Appreciating the value of fine aged rum

SIPS

High-end products good alone or in mixed drinks

Sips

January 28, 2004|By Sara Engram | Sara Engram,SPECIAL TO THE SUN

If too many rum-and-Coke parties soured you on rum, rest assured that ultra-premium aged rums can easily win back your affection.

High-end products are gaining ground in all varieties of alcoholic beverages. When it comes to rum, the interest in quality is showing up in the growing market for fine aged rums, usually from the Caribbean or Central America.

Fans of aged rums say the liquor can provide all the complexity and sipping pleasure of a good single-malt Scotch whisky. But rum distillers have an advantage over those single-malt masters. Because rum ages in a warmer, more humid climate, it ages more quickly, developing its prized complexity much faster than, say, a single-malt Scotch.

Hence, an 8-year rum like Rhum Barbancourt from Haiti can provide a lot of "bang for the buck," says beverage consultant Robert Plotkin, adding that the product, at about $25 a bottle, is one of the better values on the market.

The 15-year Rhum Barbancourt, sometimes called the "cognac of rum," is considered among the best rums anywhere - with prices upward of $40 a bottle. A shot of that rum, served on the rocks with a wedge of lime, was all it took to convince this previously rum-averse sipper that fine rum was a category worth investigating.

Ron Zacapa Centenario, a fine aged rum from Guatemala, ranks with the 15-year Barbancourt as a memorable sip - with prices to match. But if you prefer quality to quantity, these rums could easily be worth the cost.

A new entry in the American market is positioned to compete with these two rums. Santa Teresa, Venezuela's oldest and best-selling rum, has recently brought its finest product to this country: 1796 Antiguo de Solera, with a suggested retail price of around $38.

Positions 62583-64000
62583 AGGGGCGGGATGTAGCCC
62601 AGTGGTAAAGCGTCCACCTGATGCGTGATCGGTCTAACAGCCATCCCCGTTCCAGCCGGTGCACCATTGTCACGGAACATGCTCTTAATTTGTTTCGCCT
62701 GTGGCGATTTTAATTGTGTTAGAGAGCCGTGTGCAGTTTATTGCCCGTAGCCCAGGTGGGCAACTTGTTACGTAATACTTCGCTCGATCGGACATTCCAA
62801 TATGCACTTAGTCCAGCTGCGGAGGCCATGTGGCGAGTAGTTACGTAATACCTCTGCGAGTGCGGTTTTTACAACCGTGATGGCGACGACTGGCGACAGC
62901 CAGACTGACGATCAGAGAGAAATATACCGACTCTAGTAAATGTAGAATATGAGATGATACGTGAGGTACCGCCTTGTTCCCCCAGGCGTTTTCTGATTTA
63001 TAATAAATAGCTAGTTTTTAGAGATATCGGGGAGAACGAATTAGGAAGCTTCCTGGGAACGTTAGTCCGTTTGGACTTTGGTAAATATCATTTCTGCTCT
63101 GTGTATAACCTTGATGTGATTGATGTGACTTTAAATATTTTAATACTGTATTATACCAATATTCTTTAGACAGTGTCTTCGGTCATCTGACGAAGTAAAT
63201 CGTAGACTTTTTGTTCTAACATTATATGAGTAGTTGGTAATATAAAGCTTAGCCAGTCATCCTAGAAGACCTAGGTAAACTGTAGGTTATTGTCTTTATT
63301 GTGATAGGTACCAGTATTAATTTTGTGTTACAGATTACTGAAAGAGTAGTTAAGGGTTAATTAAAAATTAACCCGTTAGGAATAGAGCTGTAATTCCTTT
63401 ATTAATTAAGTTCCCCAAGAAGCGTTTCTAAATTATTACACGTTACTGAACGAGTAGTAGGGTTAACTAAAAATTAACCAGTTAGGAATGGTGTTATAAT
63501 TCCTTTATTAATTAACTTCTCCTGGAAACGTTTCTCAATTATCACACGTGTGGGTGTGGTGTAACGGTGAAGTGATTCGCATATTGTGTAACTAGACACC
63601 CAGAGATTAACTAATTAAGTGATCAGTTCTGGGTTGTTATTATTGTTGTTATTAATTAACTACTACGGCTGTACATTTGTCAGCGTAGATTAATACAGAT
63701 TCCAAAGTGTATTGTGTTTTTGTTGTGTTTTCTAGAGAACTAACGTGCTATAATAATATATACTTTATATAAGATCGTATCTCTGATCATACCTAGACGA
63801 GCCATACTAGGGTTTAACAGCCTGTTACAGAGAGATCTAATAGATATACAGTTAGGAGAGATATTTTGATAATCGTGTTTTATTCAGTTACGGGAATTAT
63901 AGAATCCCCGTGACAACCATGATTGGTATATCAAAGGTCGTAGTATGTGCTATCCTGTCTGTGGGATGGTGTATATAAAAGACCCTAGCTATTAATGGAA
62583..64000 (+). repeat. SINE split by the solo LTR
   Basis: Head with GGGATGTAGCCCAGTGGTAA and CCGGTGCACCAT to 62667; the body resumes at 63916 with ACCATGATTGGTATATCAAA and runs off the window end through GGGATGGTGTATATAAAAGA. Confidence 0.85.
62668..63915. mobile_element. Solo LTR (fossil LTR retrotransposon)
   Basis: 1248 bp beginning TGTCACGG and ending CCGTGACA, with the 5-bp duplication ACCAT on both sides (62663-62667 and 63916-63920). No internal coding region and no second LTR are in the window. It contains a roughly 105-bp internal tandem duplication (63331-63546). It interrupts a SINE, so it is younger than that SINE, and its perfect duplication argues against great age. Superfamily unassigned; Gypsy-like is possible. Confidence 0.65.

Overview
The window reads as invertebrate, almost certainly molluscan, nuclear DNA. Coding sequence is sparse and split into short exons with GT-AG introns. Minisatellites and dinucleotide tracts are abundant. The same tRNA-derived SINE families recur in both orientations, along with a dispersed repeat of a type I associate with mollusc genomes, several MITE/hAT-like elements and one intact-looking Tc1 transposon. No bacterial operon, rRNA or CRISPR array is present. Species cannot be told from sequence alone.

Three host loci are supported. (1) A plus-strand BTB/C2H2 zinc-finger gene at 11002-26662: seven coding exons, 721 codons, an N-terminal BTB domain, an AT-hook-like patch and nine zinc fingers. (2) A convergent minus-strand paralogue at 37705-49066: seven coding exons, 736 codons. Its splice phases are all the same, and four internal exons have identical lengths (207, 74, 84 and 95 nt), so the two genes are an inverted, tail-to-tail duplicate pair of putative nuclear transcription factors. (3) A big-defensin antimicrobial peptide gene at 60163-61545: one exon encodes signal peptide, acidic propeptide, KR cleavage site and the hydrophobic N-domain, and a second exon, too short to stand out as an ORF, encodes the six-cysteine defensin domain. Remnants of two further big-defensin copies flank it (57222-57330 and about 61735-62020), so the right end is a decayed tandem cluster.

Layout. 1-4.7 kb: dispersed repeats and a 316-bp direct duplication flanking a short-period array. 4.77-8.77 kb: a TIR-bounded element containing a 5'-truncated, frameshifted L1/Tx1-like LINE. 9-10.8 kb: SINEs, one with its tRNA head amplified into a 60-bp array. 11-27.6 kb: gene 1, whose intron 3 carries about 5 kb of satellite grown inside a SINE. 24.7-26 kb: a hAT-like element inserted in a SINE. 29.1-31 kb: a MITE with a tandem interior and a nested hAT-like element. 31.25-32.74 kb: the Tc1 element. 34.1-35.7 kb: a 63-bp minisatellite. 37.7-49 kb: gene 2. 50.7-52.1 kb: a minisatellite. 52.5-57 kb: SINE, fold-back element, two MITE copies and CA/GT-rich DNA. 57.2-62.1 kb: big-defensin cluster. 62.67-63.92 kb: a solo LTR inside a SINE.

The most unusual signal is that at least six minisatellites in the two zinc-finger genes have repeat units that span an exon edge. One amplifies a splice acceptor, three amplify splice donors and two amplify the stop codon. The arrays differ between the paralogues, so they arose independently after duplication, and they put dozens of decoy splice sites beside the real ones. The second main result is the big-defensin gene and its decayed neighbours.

Charles Henagan of Santa Teresa USA, the company importing the rum, says fine aged rums, sometimes called "sipping rums," make up a small part of the U.S. rum market, perhaps only 200,000 cases a year. But it's a lucrative market, with knowledgeable drinkers interested in learning about new, quality products.

Santa Teresa is available at several Maryland restaurants and liquor stores, primarily in Baltimore and Annapolis. Henagan says that although rums such as Santa Teresa are intended to be sipped alone or on the rocks, they also can be used to elevate any mixed drink to a higher level.

His own drink of choice at the moment is a shot of Santa Teresa over ice in a Tom Collins glass. Fill the glass with tonic and garnish it with a lime. I tried it, and he's right. It brings rum and tonic to a higher plateau.

Along with its aged rum, Santa Teresa introduced Rhum Orange Liqueur, a dark rum with macerated Valencia oranges, ideal for mixed drinks or even for cooking.

A bit less expensive option is Montecristo, an aged Guatemalan rum that is somewhat lighter than Santa Teresa's almost aggressive flavor. Montecristo, which was named best rum of 2002 by Wine & Spirits magazine and was given a "superb" rating by Wine Enthusiast magazine, sells for around $30.

While fine rums usually hail from the Caribbean and Central America, rum has played a role in U.S. history as well. The spirit is often given credit for Paul Revere's wake-up call to the colonists. In his Encyclopedia of Wine and Spirits, Alexis Lichine cites an "apparently authentic" story that Revere set out on his famous ride in "morose silence, and did not begin to shout that the English were coming until he had stopped at the home of a rum distiller."

Rum, of course, also played a less-than-admirable role in the slave trade, but it was the spirit of choice among American colonists, with some 12 million gallons a year consumed in the colonies prior to 1775.

With that quantity, we can assume the colonists were quaffing the cheap rums, not the fine aged drink getting new attention in today's high-end spirits market.

Santa Teresa Rumtini

Makes 1 drink

2 ounces 1796 Antiguo de Solera rum

1/2 ounce sweet vermouth

3 sour cherries, marinated in sweet vermouth overnight

In a cocktail shaker filled with ice, mix rum and vermouth. Pour into martini glass. Garnish with sour cherries.

-- Santa Teresa USA

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